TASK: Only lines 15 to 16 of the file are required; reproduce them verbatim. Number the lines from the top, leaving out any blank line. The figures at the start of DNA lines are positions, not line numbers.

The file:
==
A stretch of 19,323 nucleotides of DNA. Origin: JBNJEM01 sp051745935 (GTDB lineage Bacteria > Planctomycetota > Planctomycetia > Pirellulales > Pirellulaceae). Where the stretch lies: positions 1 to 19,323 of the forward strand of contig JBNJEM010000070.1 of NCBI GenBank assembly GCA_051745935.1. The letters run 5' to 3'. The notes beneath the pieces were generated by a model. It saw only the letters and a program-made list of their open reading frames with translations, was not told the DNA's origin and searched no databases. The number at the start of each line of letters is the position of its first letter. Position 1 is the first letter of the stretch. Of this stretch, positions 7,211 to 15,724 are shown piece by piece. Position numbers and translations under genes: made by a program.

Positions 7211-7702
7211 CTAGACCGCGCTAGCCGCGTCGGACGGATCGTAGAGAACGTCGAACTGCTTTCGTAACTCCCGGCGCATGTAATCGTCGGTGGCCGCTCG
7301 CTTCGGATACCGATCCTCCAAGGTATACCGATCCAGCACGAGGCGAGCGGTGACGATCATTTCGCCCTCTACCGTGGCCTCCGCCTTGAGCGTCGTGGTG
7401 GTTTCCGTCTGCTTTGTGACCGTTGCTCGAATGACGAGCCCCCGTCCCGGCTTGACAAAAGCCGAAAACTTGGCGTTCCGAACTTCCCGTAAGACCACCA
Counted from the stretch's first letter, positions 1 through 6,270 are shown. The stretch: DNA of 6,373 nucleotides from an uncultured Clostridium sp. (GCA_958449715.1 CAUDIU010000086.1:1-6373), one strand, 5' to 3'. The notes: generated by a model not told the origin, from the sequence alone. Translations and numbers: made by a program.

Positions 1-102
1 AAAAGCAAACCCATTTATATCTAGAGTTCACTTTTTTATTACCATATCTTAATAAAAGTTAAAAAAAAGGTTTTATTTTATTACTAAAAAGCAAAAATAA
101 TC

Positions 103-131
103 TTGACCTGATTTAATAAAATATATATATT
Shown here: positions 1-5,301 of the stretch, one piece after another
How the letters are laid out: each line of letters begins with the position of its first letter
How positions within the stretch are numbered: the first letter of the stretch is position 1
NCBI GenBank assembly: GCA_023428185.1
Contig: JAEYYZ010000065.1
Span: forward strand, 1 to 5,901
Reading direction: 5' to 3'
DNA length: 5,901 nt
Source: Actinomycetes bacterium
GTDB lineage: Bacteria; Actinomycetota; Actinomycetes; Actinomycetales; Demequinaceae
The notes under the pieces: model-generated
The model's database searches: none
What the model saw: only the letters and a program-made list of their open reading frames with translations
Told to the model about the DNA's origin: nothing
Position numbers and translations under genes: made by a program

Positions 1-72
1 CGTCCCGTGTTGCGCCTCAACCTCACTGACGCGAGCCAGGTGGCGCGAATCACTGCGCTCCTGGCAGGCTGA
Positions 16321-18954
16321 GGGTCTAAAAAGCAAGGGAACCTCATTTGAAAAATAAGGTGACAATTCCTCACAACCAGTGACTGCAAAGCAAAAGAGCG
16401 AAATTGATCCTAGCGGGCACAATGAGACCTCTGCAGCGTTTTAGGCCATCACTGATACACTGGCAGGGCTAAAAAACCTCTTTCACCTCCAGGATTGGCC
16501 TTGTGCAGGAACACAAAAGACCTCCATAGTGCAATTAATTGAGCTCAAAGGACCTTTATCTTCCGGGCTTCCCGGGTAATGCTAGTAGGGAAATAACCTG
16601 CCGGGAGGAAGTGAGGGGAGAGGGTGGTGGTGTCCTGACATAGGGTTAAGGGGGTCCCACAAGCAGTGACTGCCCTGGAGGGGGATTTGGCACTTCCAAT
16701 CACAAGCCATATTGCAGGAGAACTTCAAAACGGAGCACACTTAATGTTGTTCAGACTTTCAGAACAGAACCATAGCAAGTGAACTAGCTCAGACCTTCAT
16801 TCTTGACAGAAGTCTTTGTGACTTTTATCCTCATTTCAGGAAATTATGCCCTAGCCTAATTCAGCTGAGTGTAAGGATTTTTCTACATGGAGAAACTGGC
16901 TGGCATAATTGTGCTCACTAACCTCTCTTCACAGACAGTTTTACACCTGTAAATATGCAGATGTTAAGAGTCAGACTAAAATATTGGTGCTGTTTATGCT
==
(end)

NCBI GenBank assembly: GCA_023428185.1
Contig: JAEYYZ010000065.1